Anti-Poaching Conspiracy Involves Some of the Largest Feature Animation Studios - Fordham Intellectual Property, Media & Entertainment Law Journal
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Anti-Poaching Conspiracy Involves Some of the Largest Feature Animation Studios

Anti-Poaching Conspiracy Involves Some of the Largest Feature Animation Studios

In September 2014 Robert Nitsch, senior character effects artist at DreamWorks Animation, Georgia Cano, digital and lighting artist at Rhythm & Hues, and David Wentworth, production engineer and computer graphics supervisor at ImageMovers Digital, filed a class-action lawsuit against several of the largest feature animation studios. The workers claimed that the studios conspired to restrict competition by sharing information and entering into anti-poaching agreements. These agreements allegedly stem all the way back to the mid-1980s.

The case began in 2009 after the U.S. Justice Department’s Antitrust Division began investigating several high-tech companies’ hiring practices, including Google and Adobe. Pixar and Lucasfilm became involved in the investigation, which lead to the discovery of emails among the studios agreeing that they would not cold call or engage in bidding wars with each other’s employees. While that case was settled in 2014, it was the discovery of those emails that lead to Nitsch, Cano, and Wentworth filing their current lawsuit against the studios.

The workers have claimed that the studios exchanged sensitive compensation information, fixed compensation ranges of their employees, and refrained from soliciting of each other’s employees, in violation of federal antitrust law and the California Business and Professions Code, which prohibits such actions as a restriction on competition. They claim that the anti-poaching agreements injured them by lowering their compensation and preventing them from commanding better job opportunities. The suit seeks to represent thousands of employees, including all persons who worked for the defendant studios from 2004 to present. The workers are seeking damages that could run into the millions, interest, attorney’s fees, and a permanent injunction.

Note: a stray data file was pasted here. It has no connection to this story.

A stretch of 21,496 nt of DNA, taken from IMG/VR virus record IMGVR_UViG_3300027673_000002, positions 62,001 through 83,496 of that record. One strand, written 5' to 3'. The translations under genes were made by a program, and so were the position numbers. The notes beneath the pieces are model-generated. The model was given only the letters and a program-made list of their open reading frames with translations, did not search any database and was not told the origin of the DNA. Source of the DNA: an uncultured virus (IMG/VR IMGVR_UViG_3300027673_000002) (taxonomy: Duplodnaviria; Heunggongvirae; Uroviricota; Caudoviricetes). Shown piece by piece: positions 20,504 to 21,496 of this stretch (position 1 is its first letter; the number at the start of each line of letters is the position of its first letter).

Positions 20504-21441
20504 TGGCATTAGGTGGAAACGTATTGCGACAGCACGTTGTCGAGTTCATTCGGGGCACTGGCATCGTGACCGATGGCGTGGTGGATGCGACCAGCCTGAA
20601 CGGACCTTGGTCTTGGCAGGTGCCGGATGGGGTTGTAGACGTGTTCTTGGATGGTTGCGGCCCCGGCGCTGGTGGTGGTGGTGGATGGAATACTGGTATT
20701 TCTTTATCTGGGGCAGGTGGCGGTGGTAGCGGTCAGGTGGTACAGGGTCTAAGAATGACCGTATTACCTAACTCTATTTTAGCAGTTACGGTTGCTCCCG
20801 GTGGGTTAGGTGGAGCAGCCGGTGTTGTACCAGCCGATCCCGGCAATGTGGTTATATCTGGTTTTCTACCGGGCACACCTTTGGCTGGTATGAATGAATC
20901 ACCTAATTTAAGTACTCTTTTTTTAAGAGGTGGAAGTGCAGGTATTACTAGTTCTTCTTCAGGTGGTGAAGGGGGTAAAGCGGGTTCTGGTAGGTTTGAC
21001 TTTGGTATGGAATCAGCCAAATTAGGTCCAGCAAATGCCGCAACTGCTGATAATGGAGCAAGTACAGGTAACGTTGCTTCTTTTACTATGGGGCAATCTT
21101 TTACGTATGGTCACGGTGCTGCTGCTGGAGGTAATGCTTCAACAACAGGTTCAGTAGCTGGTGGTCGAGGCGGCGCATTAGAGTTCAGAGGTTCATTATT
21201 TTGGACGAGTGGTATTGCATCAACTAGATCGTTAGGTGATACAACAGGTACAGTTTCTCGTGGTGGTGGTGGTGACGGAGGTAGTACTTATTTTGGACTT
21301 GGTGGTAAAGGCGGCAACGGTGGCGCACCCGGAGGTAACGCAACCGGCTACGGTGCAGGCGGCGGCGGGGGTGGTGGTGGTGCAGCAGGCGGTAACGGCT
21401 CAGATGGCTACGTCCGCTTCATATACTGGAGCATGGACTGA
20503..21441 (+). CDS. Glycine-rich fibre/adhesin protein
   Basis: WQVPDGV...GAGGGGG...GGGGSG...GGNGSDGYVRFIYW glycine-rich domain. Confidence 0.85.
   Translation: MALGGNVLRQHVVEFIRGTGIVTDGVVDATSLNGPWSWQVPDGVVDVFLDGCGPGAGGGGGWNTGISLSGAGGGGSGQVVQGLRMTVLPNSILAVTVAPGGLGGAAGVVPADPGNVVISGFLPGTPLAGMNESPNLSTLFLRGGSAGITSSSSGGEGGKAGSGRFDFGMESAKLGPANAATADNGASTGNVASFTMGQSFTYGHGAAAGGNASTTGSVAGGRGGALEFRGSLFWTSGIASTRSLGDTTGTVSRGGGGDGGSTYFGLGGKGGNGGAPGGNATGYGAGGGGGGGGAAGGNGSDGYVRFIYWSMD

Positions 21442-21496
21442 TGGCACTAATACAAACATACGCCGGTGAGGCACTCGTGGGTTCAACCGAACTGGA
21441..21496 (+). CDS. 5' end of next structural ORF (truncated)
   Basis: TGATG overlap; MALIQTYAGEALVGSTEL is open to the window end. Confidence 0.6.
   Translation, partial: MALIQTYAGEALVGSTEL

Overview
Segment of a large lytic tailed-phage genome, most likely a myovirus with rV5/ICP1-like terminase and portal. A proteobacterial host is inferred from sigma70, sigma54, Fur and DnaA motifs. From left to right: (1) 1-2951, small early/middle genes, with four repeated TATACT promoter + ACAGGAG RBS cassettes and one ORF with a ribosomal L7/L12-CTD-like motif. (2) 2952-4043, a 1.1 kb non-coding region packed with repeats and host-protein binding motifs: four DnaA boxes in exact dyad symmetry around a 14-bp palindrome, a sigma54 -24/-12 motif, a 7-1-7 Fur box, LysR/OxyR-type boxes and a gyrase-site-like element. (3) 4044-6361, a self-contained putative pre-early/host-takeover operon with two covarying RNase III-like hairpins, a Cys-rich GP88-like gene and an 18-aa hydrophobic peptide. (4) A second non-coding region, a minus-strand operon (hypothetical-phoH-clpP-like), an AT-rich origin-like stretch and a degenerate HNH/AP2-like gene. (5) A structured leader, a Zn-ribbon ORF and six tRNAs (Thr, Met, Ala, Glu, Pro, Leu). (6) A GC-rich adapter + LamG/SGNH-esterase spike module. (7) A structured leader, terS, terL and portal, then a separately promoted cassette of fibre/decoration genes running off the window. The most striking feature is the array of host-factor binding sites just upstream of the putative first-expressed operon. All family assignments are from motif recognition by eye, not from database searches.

Defendants involved in the lawsuit include several big name studios, including The Walt Disney Company, DreamWorks Animation SKG, Inc., Pixar Animation Studios, and Sony Pictures Animation, Inc. So far the defendants have denied all charges. As a defense, the studios have asserted that some of the workers in the class signed waivers that released their employer from liability for actions taken concerning their employment.

In August, U.S. District Judge Lucy Koh refused to dismiss the lawsuit, stating that the plaintiff’s “have sufficiently alleged facts showing that defendants reached an agreement to conspire.” Currently, the parties are in discovery which is scheduled to continue until October of this year, and a class certification hearing is scheduled for May.

 

 

Sources:

Dominic Patten, Disney & Sony Want Revived Animation Anti-Poaching Suit Scratched Out, Deadline Hollywood (Sept. 18, 2015), http://deadline.com/2015/09/disney-sony-animation-lawsuit-dismissal-response-1201534181/ [https://perma.cc/9W65-5DQV].

Brian Gabriel, What Is The Animation Wage-Fixing Lawsuit? An Explainer for the Community, Cartoon Brew (Jan. 19, 2016), http://www.cartoonbrew.com/artist-rights/animation-wage-fixing-lawsuit-explainer-community-131812.html [https://perma.cc/L24A-YUXU].

Ted Johnson, Judge Refuses to Dismiss Revised Animation Workers’ Wage-Fixing Lawsuit, Variety (Aug. 21, 2015), http://variety.com/2015/biz/news/walt-disney-co-dreamworks-animation-wage-fixing-1201576005/ [https://perma.cc/9AP8-ZPMT].

 

Alexandra Lyon

Alexandra Lyon is a second year student at Fordham University School of Law and a staff member of the Fordham Intellectual Property, Media & Entertainment Law Journal. She is also a copyright intern at the Brooklyn Museum, and is fascinated by the intersection of art and intellectual property.